GARDEN CITY, N.Y. (CBSNewYork/AP) — Rep. Peter King is leaving the door open for a possible presidential bid.
King represents a congressional district on Long Island. His national profile has soared as head of the House Homeland Security panel.
King says he’s taking a wait-and-see approach to a suggestion by a powerful hometown Republican that he run for president.
“I guess anything can happen but right now I’m just focusing on getting reelected to Congress,” King told 1010 WINS on Wednesday. “What happens with any presidential run right now that’s in the hands of the Nassau Republican Party and we’ll see where it goes.”
Joseph Mondello, the longtime chairman of the Nassau County Republican Committee — once considered among the most powerful GOP organizations in the country — drew widespread applause from 1,100 fellow Long Island Republicans at a dinner Tuesday night when he suggested King consider a candidacy.
“It’s a great honor to be a favorite son of the Nassau County Republican organization,” King said.
Joseph Mondello says King doesn’t speak from a pollster’s cue card. He says King also understands the national debt and the war on terror.
“Should he decide to run I would have no difficulty whatsoever in supporting Peter King — a man of courage, character and integrity,” Mondello told 1010 WINS.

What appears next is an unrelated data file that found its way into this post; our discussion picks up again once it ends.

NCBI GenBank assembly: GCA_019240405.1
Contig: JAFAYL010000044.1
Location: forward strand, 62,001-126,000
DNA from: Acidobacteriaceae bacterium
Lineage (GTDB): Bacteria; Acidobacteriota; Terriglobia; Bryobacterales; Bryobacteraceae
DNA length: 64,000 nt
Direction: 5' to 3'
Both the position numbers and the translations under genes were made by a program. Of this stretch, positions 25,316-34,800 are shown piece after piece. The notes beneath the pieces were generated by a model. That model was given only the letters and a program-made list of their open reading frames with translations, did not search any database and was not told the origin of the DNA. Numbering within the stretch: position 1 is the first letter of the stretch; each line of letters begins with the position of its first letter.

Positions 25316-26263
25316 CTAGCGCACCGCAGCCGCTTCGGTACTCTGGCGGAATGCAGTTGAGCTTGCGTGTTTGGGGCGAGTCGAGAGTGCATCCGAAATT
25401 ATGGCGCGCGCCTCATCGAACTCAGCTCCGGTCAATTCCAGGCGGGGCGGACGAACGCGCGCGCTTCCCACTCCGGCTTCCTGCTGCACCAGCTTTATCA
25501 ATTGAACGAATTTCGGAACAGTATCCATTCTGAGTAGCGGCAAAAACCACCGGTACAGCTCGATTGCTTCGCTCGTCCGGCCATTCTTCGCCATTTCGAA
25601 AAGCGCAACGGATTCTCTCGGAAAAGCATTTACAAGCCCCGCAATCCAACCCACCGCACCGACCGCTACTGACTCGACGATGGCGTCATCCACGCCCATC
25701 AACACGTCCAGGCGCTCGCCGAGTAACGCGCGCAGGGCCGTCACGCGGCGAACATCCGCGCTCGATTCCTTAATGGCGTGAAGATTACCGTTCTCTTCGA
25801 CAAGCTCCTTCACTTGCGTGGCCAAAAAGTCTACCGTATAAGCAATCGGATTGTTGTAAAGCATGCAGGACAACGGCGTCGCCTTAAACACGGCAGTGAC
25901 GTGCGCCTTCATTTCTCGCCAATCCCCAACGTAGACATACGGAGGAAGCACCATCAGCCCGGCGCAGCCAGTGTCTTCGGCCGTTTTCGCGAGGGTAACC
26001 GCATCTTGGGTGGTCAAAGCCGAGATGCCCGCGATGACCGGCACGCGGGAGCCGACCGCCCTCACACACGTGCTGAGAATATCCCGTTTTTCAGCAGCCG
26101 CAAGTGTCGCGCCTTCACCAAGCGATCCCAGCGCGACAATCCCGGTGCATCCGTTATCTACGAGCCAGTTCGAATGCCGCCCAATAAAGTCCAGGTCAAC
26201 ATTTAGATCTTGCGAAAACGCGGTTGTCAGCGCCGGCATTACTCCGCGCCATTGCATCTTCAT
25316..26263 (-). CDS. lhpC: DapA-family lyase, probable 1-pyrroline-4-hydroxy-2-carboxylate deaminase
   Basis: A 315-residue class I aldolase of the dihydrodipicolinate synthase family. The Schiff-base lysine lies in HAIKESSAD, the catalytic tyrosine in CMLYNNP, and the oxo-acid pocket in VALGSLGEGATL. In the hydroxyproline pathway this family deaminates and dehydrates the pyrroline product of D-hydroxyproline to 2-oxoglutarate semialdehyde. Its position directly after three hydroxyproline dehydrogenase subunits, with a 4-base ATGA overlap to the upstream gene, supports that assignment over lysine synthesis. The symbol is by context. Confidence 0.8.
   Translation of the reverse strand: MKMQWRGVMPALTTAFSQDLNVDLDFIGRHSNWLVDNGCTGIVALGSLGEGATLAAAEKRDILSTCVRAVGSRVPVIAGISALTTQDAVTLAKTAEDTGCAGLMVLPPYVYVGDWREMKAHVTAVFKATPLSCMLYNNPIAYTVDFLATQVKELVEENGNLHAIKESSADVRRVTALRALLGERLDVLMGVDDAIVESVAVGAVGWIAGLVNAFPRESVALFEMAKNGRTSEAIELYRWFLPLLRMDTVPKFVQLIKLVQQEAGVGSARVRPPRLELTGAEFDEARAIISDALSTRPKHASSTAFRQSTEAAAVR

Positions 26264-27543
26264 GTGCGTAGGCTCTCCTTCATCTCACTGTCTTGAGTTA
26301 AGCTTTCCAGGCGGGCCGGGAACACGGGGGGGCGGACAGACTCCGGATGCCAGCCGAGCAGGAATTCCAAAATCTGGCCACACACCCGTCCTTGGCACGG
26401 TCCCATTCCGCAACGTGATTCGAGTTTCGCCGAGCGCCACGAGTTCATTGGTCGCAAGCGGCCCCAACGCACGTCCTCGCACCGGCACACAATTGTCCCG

King, 67, held hearings earlier this year on what he termed the radicalization of homegrown Islamic terrorists in America. He is serving his 10th term in Congress and, despite being a favorite of conservative groups, has also worked to build bi-partisan relationships with political foes. He has easily won re-election from his suburban Long Island district.
He has become a leader in advocating for more anti-terrorism funding for New York City and noted he was having dinner with Mayor Michael Bloomberg, a former Democrat and Republican who is now an independent, when he learned of the county chairman’s comments Tuesday night. He also has supported Long Island Democratic Rep. Carolyn McCarthy on some of her gun-control initiatives and was one of only two New York Republicans to vote against impeaching President Clinton.
King said his office receives 15 to 20 telephone calls or e-mails each week from constituents and others urging him to run for president.
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